- 2. Meeting with Coulter TRP Director: Once LOI is approved, applicants must meet with Coulter Program Director, Kathie Jordan (firstname.lastname@example.org), to discuss the project and complete an intellectual property review prior to full application submission.
- 3. Full Proposal: After receiving an invitation for a full proposal, submit your application by April 28th, 2015 to email@example.com using the application form that will be sent to selected applicants. Your full application must include biosketches from all key personnel, a budget, and budget justification. You may include up to three letters of support. The application, any letters of support, biosketches and any other supporting documentation must be combined into a single PDF. Individual application sections can be expanded or shortened, however proposal narratives (the application form sections 1-13) excluding the budget, budget justification, letters of support, and biosketches should be no longer than six pages. References are not included in the six pages limit and can be inserted after the budget pages. Successful applications will address the following components:
- The proposed research project (innovative bioengineering)
- The health-related product the research is leading to (translational research)
- The clinical impact/market for the product
- The intellectual property landscape in the product space
- The proposed commercial path and first steps
Significance: Does this study address an important problem and an unmet or underserved clinical need? If the aims of the application are achieved, how will scientific knowledge be advanced?
Approach: Are the conceptual framework, design, methods, and analyses adequate and appropriate to the aims of the project? Are there reasonable and achievable milestones? Is the study feasible given the duration of one year and a budget of $30,000?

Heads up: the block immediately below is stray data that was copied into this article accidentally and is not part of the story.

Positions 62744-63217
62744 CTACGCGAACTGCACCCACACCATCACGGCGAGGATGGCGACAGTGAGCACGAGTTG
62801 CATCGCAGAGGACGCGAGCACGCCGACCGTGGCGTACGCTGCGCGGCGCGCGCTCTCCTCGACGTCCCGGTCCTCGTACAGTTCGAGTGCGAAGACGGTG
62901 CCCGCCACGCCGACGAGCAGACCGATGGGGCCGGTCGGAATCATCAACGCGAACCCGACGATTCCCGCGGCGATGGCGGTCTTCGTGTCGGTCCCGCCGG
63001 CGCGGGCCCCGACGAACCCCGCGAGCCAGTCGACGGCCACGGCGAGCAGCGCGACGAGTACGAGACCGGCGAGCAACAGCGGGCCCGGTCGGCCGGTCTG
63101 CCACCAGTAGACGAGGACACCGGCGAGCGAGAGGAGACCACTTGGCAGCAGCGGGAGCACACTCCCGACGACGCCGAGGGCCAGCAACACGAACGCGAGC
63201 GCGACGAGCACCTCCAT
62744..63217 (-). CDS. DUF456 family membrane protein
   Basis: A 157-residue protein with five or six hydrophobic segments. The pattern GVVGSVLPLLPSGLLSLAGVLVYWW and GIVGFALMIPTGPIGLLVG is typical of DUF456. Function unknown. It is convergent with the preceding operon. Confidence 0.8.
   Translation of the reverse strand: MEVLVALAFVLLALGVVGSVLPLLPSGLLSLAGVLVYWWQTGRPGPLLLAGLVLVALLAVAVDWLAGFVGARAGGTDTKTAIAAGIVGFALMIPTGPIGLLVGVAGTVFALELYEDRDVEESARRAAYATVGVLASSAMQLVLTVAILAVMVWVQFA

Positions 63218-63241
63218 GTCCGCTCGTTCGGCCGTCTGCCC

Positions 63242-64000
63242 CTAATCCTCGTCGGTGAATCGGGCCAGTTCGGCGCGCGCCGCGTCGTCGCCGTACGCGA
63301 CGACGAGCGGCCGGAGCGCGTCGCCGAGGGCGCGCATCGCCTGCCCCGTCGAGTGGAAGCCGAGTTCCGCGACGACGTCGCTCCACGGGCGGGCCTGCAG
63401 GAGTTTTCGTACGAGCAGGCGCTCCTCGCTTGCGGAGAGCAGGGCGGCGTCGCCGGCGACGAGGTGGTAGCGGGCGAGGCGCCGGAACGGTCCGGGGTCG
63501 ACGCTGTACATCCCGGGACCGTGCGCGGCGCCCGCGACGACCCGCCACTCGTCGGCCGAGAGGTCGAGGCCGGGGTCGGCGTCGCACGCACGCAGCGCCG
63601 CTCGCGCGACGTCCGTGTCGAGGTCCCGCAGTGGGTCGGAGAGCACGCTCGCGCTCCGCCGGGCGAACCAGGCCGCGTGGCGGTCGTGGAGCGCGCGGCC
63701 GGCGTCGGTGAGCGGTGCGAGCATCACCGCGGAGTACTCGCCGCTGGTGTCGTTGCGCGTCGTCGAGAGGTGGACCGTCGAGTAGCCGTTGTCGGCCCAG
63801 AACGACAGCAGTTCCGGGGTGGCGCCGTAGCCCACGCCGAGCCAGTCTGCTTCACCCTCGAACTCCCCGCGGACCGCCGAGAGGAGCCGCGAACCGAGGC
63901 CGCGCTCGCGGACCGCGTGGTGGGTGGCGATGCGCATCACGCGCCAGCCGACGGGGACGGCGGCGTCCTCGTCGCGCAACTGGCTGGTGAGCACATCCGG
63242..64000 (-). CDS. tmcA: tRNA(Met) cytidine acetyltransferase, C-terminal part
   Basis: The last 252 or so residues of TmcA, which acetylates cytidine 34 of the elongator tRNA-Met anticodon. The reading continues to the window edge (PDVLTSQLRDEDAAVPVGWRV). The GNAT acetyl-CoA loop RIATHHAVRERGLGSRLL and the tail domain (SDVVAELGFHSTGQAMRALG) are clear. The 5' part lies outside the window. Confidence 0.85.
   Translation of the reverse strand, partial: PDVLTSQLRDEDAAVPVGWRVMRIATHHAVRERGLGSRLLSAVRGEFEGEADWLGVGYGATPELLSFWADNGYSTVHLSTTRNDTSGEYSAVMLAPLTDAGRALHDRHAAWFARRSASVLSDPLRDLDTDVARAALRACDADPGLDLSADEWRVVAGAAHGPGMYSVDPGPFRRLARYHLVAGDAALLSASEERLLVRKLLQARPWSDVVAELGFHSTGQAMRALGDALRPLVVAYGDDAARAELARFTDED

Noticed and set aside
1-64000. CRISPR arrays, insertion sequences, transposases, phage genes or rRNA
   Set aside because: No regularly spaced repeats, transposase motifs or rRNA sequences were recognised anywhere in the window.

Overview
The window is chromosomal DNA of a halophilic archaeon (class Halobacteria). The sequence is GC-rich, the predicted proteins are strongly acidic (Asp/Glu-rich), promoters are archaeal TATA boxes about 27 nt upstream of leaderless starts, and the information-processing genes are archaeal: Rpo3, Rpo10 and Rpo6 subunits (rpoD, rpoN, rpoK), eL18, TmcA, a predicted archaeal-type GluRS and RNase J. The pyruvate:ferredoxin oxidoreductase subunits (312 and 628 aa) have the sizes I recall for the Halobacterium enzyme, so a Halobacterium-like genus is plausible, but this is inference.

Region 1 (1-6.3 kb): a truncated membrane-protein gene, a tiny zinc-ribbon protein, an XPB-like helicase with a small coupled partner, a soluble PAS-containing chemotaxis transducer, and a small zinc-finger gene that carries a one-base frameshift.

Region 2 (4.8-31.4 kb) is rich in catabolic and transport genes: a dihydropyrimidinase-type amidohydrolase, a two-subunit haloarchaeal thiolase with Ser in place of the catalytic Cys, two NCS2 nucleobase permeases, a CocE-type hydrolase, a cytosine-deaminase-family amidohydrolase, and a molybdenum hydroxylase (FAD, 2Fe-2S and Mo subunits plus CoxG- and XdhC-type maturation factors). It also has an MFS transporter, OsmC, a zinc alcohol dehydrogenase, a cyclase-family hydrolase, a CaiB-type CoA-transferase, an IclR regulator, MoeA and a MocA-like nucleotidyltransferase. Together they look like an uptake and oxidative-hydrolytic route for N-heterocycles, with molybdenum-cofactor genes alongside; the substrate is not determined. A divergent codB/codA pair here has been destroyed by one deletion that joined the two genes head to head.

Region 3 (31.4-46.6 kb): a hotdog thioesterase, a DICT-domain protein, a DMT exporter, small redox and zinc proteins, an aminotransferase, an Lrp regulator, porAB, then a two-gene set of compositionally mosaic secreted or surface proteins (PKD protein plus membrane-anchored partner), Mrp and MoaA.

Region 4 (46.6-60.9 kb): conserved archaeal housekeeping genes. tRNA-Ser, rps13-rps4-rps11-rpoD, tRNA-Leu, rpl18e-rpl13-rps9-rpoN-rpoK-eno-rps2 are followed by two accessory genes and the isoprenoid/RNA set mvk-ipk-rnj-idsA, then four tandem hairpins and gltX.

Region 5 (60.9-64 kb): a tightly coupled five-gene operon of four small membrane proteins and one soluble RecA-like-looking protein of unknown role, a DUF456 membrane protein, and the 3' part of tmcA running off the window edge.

Innovation: Does the project employ novel concepts, approaches or methods? Are the aims original and innovative? Does the proposed technology present a substantial improvement over the current standard as well as a reduction in the total cost of healthcare delivery?
Investigators: What is the strength and nature of the clinical collaboration? Is/are the investigator(s) appropriately trained and well suited to carry out this work? Are graduate students or trainees involved, and is there an appropriate mentoring plan? The project should aid in the career development of the investigators and there should be a high probability of attracting follow-up funding within five years.
Environment: Does the scientific environment in which the work will be done contribute to the probability of success? Is there evidence of institutional support? What is the intellectual property position?
Potential for new collaborations: Does the proposal support new linkages and partnerships and/or further develop existing collaborative activities?
Center support must be acknowledged in all publications derived from Pilot Grant funding. Suggested wording:
“This research was funded (in part) by a 20XX (enter appropriate year of award) developmental grant from the University of Washington Global Center for Integrated Health of Women, Children and Adolescents (Global WACh) and the University of Washington Coulter Translational Research Partnership Program.”
Annual progress reports and an end of grant report upon completion of the project will be required. This should include information about publications, collaborations, and future grants related to your funded pilot research.